Release branch does not affect to the development branch. Once the release is rolled out, release branch is merged back with development branch. Before real release, release branch must merged back with master and development branch, so that there will be no bugs on development branch for future releases.

  • Feature branching

The purpose of feature branch is to allow developers to add certain feature in a code. Once the changes are done, the feature branch can be merged back with master branch.

The basic idea of a feature branch is that when users starts working on a feature, they take a branch of the repository to work on that feature. Feature branches lets the user concentrate on one task at a time.

The advantage of feature branching is that every developer can work on their own feature and can be isolated from changes made by other developers. They can pull in changes from the mainline at their own pace, ensuring they don’t break the flow of their feature. Furthermore, it allows the team to choose its features for release.

Disadvantages of feature branching:

Developers will run the main suite of tests before they check in, but no one is going to run the full suite of integration tests on every commit. Furthermore, setting up new builds regularly can be annoying and hence a user is unlikely to create a branch unless they are going to maintain a branch for a long time.

Feature Branch
Figure 3:Feature Branch

 

For e.g. Master and development branch are parallel to each other. The developer creates a new feature branch from the development branch. After that he can switch from development branch to the newly created feature branch. Developer works on new features or task using feature branch. Feature branch is merged back with development and master branch after completing new feature or task.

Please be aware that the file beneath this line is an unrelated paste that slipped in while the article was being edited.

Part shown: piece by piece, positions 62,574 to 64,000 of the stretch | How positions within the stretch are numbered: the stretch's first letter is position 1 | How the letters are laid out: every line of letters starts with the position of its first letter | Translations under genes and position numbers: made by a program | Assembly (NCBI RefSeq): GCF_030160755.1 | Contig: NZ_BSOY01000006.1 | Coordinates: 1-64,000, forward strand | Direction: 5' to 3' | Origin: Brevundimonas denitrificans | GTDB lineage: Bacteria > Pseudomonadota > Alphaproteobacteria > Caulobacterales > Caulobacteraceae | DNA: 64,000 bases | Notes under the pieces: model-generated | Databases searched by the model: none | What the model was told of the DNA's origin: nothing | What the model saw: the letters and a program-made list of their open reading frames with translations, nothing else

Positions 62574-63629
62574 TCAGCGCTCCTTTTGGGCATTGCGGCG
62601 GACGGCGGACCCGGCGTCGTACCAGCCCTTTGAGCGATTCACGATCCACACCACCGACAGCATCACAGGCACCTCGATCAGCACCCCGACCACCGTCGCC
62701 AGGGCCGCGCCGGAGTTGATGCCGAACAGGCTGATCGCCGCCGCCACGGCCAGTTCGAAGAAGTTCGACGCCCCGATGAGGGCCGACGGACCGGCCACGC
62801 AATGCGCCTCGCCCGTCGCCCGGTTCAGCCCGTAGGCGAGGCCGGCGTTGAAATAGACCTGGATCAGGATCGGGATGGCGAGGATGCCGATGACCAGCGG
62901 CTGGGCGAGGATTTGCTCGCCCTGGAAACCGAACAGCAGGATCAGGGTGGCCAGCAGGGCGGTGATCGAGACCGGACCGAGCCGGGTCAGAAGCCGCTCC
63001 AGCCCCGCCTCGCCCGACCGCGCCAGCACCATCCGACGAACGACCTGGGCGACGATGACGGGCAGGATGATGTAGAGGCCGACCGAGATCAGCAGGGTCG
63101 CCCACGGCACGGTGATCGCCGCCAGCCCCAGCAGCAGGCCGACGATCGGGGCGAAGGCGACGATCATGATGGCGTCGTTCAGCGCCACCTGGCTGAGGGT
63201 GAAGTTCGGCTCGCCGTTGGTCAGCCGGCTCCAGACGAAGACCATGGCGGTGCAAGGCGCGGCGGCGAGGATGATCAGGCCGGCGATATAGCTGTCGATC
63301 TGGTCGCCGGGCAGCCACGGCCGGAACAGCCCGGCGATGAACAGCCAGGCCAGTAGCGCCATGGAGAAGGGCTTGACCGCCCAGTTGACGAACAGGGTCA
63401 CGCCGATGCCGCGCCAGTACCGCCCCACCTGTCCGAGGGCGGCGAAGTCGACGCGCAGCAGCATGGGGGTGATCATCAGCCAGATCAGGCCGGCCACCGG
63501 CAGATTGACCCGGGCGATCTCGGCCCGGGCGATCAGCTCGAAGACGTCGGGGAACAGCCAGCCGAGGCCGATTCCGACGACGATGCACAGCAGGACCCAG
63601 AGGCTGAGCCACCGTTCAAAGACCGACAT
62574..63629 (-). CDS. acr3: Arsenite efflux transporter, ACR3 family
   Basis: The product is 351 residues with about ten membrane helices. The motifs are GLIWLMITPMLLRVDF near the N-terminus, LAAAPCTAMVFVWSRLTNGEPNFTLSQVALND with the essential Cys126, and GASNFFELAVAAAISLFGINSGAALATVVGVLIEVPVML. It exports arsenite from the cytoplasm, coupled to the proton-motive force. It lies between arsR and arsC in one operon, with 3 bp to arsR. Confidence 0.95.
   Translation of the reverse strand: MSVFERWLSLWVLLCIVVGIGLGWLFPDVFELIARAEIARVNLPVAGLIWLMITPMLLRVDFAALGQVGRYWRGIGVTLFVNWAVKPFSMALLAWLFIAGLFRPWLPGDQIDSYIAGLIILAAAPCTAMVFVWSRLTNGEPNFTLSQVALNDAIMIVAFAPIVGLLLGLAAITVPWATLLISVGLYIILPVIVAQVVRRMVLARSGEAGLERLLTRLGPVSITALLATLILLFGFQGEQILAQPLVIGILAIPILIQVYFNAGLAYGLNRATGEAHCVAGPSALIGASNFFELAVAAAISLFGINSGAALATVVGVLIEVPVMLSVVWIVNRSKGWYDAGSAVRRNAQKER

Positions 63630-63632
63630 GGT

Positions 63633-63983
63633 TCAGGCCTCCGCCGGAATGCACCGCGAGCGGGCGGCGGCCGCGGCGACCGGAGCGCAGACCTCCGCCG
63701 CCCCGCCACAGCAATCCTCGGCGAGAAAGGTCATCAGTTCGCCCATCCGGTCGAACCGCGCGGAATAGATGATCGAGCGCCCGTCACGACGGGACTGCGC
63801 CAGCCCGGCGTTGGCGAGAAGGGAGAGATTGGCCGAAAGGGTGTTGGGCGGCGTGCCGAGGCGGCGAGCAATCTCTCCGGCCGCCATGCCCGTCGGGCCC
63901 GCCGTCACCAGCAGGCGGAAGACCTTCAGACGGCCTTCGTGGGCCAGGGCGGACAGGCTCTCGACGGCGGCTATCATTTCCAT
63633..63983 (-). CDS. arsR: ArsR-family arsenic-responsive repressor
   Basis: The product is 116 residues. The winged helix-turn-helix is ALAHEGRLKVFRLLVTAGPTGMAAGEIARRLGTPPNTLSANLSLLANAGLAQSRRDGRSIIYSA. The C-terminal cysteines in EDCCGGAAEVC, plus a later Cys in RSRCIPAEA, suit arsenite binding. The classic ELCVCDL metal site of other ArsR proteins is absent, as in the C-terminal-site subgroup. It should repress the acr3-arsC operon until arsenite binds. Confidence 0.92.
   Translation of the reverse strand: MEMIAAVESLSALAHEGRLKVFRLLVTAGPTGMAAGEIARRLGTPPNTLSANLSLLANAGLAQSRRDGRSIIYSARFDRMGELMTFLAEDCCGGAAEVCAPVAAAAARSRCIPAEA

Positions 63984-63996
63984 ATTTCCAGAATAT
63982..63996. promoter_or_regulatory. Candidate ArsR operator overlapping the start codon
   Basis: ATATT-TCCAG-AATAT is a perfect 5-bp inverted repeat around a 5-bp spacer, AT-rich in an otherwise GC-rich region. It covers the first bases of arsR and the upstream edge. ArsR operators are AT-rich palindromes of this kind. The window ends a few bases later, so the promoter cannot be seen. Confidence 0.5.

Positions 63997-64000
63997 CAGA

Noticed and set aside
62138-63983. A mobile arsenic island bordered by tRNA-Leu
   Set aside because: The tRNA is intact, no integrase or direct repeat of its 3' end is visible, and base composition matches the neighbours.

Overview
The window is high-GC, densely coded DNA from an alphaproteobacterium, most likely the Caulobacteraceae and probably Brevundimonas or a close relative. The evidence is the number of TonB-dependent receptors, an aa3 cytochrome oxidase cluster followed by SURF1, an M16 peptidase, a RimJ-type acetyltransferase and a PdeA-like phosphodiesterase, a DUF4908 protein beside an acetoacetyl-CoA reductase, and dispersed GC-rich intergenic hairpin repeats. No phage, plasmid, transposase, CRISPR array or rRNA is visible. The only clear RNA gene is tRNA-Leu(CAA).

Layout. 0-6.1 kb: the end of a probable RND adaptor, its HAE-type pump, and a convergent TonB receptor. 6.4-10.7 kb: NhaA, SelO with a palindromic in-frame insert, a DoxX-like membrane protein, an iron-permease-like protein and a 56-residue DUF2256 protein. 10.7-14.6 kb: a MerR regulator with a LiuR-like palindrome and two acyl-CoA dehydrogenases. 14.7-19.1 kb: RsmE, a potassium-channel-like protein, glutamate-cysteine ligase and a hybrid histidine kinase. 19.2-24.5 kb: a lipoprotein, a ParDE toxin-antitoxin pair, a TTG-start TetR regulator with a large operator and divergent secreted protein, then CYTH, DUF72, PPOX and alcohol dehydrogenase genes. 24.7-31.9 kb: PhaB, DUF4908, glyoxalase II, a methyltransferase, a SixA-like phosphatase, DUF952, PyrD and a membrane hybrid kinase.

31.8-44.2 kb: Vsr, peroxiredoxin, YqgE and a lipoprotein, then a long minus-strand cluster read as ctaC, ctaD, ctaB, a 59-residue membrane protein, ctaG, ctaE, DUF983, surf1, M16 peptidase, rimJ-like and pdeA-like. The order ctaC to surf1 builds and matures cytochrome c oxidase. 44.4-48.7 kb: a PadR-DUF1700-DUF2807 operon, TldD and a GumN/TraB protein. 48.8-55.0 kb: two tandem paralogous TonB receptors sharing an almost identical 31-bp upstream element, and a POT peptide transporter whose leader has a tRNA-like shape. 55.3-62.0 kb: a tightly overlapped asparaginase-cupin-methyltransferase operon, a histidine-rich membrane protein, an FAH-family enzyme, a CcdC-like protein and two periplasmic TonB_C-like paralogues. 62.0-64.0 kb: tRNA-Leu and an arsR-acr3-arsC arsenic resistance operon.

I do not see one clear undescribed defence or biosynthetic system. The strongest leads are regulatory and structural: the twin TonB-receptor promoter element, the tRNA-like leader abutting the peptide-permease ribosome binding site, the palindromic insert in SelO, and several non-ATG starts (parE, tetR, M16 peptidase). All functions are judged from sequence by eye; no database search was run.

• Task branching

Task branch is a branch which a user creates to implement a given task. The purpose of task branching is to implement new  set of task or activities or bug fixes.

Most of the VCS uses the task-per-branching strategy. This has less to do with the fact that these systems can work in a distributed way and more to do with their actual ability to handle branching and merging correctly.

Task branching, also known as issue branching, directly connects those issues with the source code. Each issue is implemented on its own branch with the issue key included in the branch name. Using Task branching it is easy to apply specific changes to master or release branch.

Task Branch
Figure 4:Task Branch

For e.g. Version 1.3 is the current production release and it is having some bugs. The development branch is still unstable because of these bugs. In order to fix these bugs, we create a task branch and start working on that task. After completion of these tasks, changes are committed to the task branch and merged back to the master as well as development branch.

Conclusion

Branches provide isolated parallel development. They are also essential to maintain a previous release which is stable. Branching simplifies complicated workflows. Branches represents a single deliverable task from the organisation. Though branching is important part of development cycle, a user should not create a branch unless they have good reason to do so.